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Aijeleth Shahar Hind of the dawn, a name found in the title of Ps. 22. It is probably the name of some song or tune to the measure of which the psalm was to be chanted. Some, however, understand by the name some instrument of music, or an allegorical allusion to the subject of the psalm.

Air The atmosphere, as opposed to the higher regions of the sky (Th1 4:17; Rev 9:2; Rev 16:17). This word occurs once as the rendering of the Hebrew ruah (Job 41:16); elsewhere it is the rendering of shamaiyim, usually translated "heavens." The expression "to speak into the air" (Co1 14:9) is a proverb denoting to speak in vain, as to "beat the air" (Co1 9:26) denotes to labour in vain.

Ajalon And Aijalon, place of deer. (1.)A town and valley originally assigned to the tribe of Dan, from which, however, they could not drive the Amorites (Jdg 1:35). It was one of the Levitical cities given to the Kohathites (Ch1 6:69). It was not far from Beth-shemesh (Ch2 28:18). It was the boundary between the kingdoms of Judah and Israel, and is frequently mentioned in Jewish history (Ch2 11:10; Sa1 14:31; Ch1 8:13). With reference to the valley named after the town, Joshua uttered the celebrated command, "Sun, stand thou still on Gibeon; and thou, Moon, in the valley of Ajalon" (Jos 10:12). It has been identified as the modern Yalo, at the foot of the Beth-horon pass (q.v.). In the Tell Amarna letters Adoni-zedek (q.v.) speaks of the destruction of the "city of Ajalon" by the invaders, and describes himself as "afflicted, greatly afflicted" by the calamities that had come on the land, urging the king of Egypt to hasten to his help. (2.)A city in the tribe of Zebulun (Jdg 12:12), the modern Jalun, three miles north of Cabul.

Akkub (Another form of Jacob) (1.) The head of one of the families of Nethinim (Ezr 2:45). (2.)A Levite who kept the gate of the temple after the return from Babylon (Ch1 9:17; Ezr 2:42; Neh 7:45). (3.)A descendant of David (Ch1 3:24).

Akrabbim Scorpions, probably the general name given to the ridge containing the pass between the south of the Dead Sea and Zin, es-Sufah, by which there is an ascent to the level of the land of Palestine. Scorpions are said to abound in this whole district, and hence the name (Num 34:4). It is called "Maaleh-acrabbim" in Jos 15:3, and "the ascent of Akrabbim" in Num 34:4.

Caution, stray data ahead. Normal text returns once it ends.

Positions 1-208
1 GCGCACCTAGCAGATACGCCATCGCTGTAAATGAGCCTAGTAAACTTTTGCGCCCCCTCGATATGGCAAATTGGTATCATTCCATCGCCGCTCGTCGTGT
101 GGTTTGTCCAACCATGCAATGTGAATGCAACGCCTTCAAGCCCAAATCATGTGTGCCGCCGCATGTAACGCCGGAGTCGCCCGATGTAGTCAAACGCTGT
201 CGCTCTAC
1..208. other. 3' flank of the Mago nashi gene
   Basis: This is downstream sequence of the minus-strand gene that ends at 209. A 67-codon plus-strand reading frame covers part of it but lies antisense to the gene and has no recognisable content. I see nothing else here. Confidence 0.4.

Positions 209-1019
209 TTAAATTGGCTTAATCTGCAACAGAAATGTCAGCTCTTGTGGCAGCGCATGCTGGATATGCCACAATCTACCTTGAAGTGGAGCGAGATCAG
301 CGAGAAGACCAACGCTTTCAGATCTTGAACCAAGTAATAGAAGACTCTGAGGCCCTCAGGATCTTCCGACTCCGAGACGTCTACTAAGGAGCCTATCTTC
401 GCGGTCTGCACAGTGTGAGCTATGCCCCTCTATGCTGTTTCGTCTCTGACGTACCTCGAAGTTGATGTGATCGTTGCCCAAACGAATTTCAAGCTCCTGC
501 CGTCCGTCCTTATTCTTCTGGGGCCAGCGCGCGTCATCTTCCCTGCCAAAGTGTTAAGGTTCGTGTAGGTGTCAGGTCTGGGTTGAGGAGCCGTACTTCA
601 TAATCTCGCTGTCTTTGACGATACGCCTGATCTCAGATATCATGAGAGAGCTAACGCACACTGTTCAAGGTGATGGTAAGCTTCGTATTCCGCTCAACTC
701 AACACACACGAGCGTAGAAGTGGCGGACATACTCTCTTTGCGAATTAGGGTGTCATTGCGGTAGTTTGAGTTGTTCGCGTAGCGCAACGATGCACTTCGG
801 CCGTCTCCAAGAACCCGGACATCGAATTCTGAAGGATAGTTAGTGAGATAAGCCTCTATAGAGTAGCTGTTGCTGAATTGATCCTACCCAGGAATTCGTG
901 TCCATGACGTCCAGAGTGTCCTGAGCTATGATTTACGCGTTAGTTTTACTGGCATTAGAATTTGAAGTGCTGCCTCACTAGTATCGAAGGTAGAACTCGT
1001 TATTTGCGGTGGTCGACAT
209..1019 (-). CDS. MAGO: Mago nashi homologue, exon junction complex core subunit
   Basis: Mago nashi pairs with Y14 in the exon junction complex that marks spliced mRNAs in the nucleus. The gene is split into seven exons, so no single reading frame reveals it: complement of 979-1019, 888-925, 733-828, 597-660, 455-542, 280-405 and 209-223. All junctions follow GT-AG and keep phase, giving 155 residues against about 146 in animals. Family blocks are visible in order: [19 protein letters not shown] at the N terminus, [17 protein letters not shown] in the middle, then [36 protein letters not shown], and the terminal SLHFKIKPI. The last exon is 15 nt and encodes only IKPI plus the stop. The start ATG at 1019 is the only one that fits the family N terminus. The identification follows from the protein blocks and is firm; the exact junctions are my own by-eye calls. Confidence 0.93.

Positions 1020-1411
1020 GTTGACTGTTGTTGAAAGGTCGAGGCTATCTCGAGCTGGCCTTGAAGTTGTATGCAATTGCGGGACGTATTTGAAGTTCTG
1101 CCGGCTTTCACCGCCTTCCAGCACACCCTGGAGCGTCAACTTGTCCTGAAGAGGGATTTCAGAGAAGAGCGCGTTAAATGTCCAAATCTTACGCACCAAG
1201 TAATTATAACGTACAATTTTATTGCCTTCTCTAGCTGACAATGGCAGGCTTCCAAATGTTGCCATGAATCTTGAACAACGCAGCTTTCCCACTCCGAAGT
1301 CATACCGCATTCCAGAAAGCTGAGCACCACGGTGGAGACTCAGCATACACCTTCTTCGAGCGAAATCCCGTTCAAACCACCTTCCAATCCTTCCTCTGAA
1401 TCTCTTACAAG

Alabaster Occurs only in the New Testament in connection with the box of "ointment of spikenard very precious," with the contents of which a woman anointed the head of Jesus as he sat at supper in the house of Simon the leper (Mat 26:7; Mar 14:3; Luk 7:37). These boxes were made from a stone found near Alabastron in Egypt, and from this circumstance the Greeks gave them the name of the city where they were made. The name was then given to the stone of which they were made; and finally to all perfume vessels, of whatever material they were formed. The woman "broke" the vessel; i.e., she broke off, as was usually done, the long and narrow neck so as to reach the contents. This stone resembles marble, but is softer in its texture, and hence very easily wrought into boxes. Mark says (Mar 14:5) that this box of ointment was worth more than 300 pence, i.e., denarii, each of the value of seven-pence half-penny of our money, and therefore worth about 10 pounds. But if we take the denarius as the day's wage of a laborer (Mat 20:2), say two shillings of our money, then the whole would be worth about 30 pounds, so costly was Mary's offering.

Alamoth Virgins, a musical term (Ch1 15:20), denoting that the psalm which bears this inscription (Psa 46:1) was to be sung by soprano or female voices.

Alarm A particular quivering sound of the silver trumpets to give warning to the Hebrews on their journey through the wilderness (Num 10:5, Num 10:6), a call to arms, or a war-note (Jer 4:19; Jer 49:2; Zep 1:16).

Alemeth Covering. (1.) One of the nine sons of Becher, the son of Benjamin (Ch1 7:8). (2.)One of the sons of Jehoadah, or Jarah, son of Ahaz (Ch1 8:36). (3.)A sacerdotal city of Benjamin (Ch1 6:60), called also Almon (Jos 21:18), now Almit, a mile north-east of the ancient Anathoth.

Alexander Man-defender. (1.) A relative of Annas the high priest, present when Peter and John were examined before the Sanhedrim (Act 4:6). (2.) A man whose father, Simon the Cyrenian, bore the cross of Christ (Mar 15:21). (3.) A Jew of Ephesus who took a prominent part in the uproar raised there by the preaching of Paul (Act 19:33). The Jews put him forward to plead their cause before the mob. It was probably intended that he should show that he and the other Jews had no sympathy with Paul any more than the Ephesians had. It is possible that this man was the same as the following. (4.) A coppersmith who, with Hymenaeus and others, promulgated certain heresies regarding the resurrection (Ti1 1:19; Ti2 4:14), and made shipwreck of faith and of a good conscience. Paul excommunicated him (Ti1 1:20; compare Co1 5:5).